Anaheim is served by two major railroads, the Union Pacific Railroad and the BNSF Railway. In addition, the Anaheim Regional Transportation Intermodal Center (ARTIC), a major regional transit station near Honda Center and Angel Stadium, serves Amtrak, Metrolink, and several bus operators, and the Anaheim Canyon Metrolink station serves Metrolink's Inland Empire–Orange County Line. ARTIC is a proposed stop on the proposed California High-Speed Rail network.

The Orange County Transportation Authority (OCTA) provides bus service for Anaheim with local and county-wide routes, and both OCTA and the Los Angeles County Metropolitan Transportation Authority operate bus routes connecting Anaheim to Los Angeles County and Riverside Transit Agency operates one bus route to serve Riverside and San Bernardino. Also, Anaheim Resort Transit (ART) provides local shuttle service in and around the Anaheim Resort area, serving local hotels, tourist attractions, and the Disneyland Resort. Disney GOALS operates daily free bus service for low-income youth in the central Anaheim area. A proposal for streetcar service along Harbor Boulevard was rejected in 2018.

Anaheim is equidistant from John Wayne Airport and Long Beach Airport (15 miles), but is also accessible from nearby Los Angeles International (30 miles), and Ontario (35 miles) airports.

Anaheim, California, United States 
<b>Anaheim, California, United States</b>
Image: Photo by Mai Truong on Unsplash

Anaheim has a population of over 350,365 people. Anaheim also forms part of the wider Los Angeles metropolitan area which has a population of over 13,310,447 people. Anaheim is the #409 hipster city in the world, with a hipster score of 1.5583 according to the Hipster Index which evaluates and ranks the major cities of the world according to the number of vegan eateries, coffee shops, tattoo studios, vintage boutiques, and record stores.

To set up a UBI Lab for Anaheim see: Twitter:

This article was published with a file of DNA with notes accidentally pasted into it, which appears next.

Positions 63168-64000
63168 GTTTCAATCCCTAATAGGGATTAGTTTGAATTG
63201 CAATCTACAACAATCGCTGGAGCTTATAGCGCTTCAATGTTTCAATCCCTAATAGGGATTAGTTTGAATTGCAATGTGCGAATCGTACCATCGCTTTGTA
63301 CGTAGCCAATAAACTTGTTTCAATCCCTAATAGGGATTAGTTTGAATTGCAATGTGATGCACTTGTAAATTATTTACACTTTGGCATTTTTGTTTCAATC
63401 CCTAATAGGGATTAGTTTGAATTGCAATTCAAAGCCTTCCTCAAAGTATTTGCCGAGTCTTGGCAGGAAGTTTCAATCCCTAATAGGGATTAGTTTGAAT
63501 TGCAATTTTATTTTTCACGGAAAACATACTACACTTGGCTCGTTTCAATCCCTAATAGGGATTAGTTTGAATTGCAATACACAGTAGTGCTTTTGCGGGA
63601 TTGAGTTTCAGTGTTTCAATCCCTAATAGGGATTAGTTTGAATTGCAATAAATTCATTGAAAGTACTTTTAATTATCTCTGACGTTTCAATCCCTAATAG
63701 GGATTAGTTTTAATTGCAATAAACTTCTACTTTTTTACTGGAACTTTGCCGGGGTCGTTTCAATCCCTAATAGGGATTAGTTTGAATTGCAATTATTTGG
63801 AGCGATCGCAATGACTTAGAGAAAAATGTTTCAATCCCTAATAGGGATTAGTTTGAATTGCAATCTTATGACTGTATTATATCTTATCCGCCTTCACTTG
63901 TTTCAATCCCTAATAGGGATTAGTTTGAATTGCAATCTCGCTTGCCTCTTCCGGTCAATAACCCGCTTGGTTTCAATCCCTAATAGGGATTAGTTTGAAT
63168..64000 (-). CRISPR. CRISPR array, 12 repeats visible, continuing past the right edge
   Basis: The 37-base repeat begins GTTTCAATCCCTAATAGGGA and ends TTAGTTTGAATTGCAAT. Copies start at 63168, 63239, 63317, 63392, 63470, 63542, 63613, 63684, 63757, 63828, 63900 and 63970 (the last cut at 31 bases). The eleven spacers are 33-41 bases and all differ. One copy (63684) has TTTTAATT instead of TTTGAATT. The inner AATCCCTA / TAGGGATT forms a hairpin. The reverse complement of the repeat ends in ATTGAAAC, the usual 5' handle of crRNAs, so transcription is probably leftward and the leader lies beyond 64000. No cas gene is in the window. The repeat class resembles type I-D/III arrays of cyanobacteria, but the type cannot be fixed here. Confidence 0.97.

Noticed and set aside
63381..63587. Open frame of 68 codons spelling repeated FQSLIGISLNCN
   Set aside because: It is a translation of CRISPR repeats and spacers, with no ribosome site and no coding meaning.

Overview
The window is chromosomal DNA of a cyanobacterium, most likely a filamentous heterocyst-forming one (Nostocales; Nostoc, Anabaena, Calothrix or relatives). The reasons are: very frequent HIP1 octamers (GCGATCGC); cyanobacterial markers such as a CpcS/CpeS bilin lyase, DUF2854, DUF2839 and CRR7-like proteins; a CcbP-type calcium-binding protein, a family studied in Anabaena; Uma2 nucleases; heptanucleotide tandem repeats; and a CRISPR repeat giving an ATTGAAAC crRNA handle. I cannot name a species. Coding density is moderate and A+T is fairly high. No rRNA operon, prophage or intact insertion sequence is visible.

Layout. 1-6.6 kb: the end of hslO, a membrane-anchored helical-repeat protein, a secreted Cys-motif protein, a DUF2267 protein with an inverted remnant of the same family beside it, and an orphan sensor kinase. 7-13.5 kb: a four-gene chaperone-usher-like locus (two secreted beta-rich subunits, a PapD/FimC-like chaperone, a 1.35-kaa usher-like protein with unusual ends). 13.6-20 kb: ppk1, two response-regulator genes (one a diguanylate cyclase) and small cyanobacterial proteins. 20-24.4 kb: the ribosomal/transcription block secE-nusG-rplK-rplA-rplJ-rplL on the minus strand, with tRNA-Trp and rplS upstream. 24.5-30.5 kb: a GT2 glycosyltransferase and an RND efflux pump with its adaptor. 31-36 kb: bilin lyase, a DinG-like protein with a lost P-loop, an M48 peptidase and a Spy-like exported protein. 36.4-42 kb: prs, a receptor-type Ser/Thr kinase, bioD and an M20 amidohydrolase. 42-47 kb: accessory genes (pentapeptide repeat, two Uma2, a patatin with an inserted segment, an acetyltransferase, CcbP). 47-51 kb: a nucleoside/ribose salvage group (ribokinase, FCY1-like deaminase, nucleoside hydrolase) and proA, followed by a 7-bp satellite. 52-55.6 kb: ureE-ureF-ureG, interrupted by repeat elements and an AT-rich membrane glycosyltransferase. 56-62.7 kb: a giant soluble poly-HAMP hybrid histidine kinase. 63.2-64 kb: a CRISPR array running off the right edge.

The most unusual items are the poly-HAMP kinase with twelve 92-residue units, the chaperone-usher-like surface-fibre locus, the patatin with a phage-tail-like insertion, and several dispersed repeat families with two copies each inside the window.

Twin Towns, Sister Cities Anaheim has links with:

🇯🇵 Mito, Japan 🇪🇸 Vitoria-Gasteiz, Spain
Text Atribution: Wikipedia Text under CC-BY-SA license | Hipster Index

North of: 33.832

🇺🇸 Carson 33.833

🇱🇧 Zahlé 33.833

🇯🇵 Matsuyama 33.833

🇺🇸 Redondo Beach 33.845

🇨🇳 Bozhou 33.846

🇺🇸 Lakewood 33.847

🇺🇸 Brookhaven 33.85

🇺🇸 Corona 33.863

🇺🇸 Cerritos 33.867

🇺🇸 Smyrna 33.867

East of: -117.905

🇺🇸 Azusa -117.9

🇺🇸 Santa Ana -117.874

🇺🇸 Newport Beach -117.872

🇺🇸 Orange County -117.853

🇺🇸 Orange -117.845

🇺🇸 Newport Coast -117.833

🇺🇸 Irvine -117.826

🇺🇸 Yorba Linda -117.824

🇺🇸 Diamond Bar -117.814

🇺🇸 Pomona -117.75

West of: -117.905

🇺🇸 West Covina -117.911

🇺🇸 Costa Mesa -117.916

🇺🇸 Fullerton -117.919

🇺🇸 La Habra -117.933

🇺🇸 Garden Grove -117.936

🇺🇸 Hacienda Heights -117.962

🇺🇸 Baldwin Park -117.967

🇺🇸 Huntington Beach -118.015

🇺🇸 Whittier -118.017

🇺🇸 El Monte -118.031

Antipodal to Anaheim is: 62.095,-33.832

Locations Near: Anaheim -117.905,33.8323

🇺🇸 Fullerton -117.919,33.883 d: 5.8  

🇺🇸 Garden Grove -117.936,33.776 d: 6.9  

🇺🇸 Orange County -117.853,33.792 d: 6.6  

🇺🇸 Orange -117.845,33.803 d: 6.4  

🇺🇸 La Habra -117.933,33.917 d: 9.7  

🇺🇸 Yorba Linda -117.824,33.892 d: 10  

🇺🇸 Santa Ana -117.874,33.705 d: 14.5  

🇺🇸 Cypress -118.037,33.824 d: 12.2  

🇺🇸 Whittier -118.017,33.95 d: 16.7  

🇺🇸 Cerritos -118.067,33.867 d: 15.4  

Antipodal to: Anaheim 62.095,-33.832

🇲🇺 Mahébourg 57.7,-20.407 d: 18460.7  

🇫🇷 Saint-Pierre 55.478,-21.342 d: 18481.8  

🇫🇷 Le Tampon 55.515,-21.278 d: 18476.8  

🇲🇺 Curepipe 57.517,-20.317 d: 18445.9  

🇲🇺 Vacoas-Phoenix 57.493,-20.3 d: 18443.4  

🇫🇷 Réunion 55.532,-21.133 d: 18462.7  

🇫🇷 Saint-Benoît 55.713,-21.034 d: 18459.8  

🇲🇺 Centre de Flacq 57.718,-20.2 d: 18439  

🇲🇺 Quatre Bornes 57.479,-20.266 d: 18439.4  

🇲🇺 Beau Bassin-Rose Hill 57.471,-20.235 d: 18435.8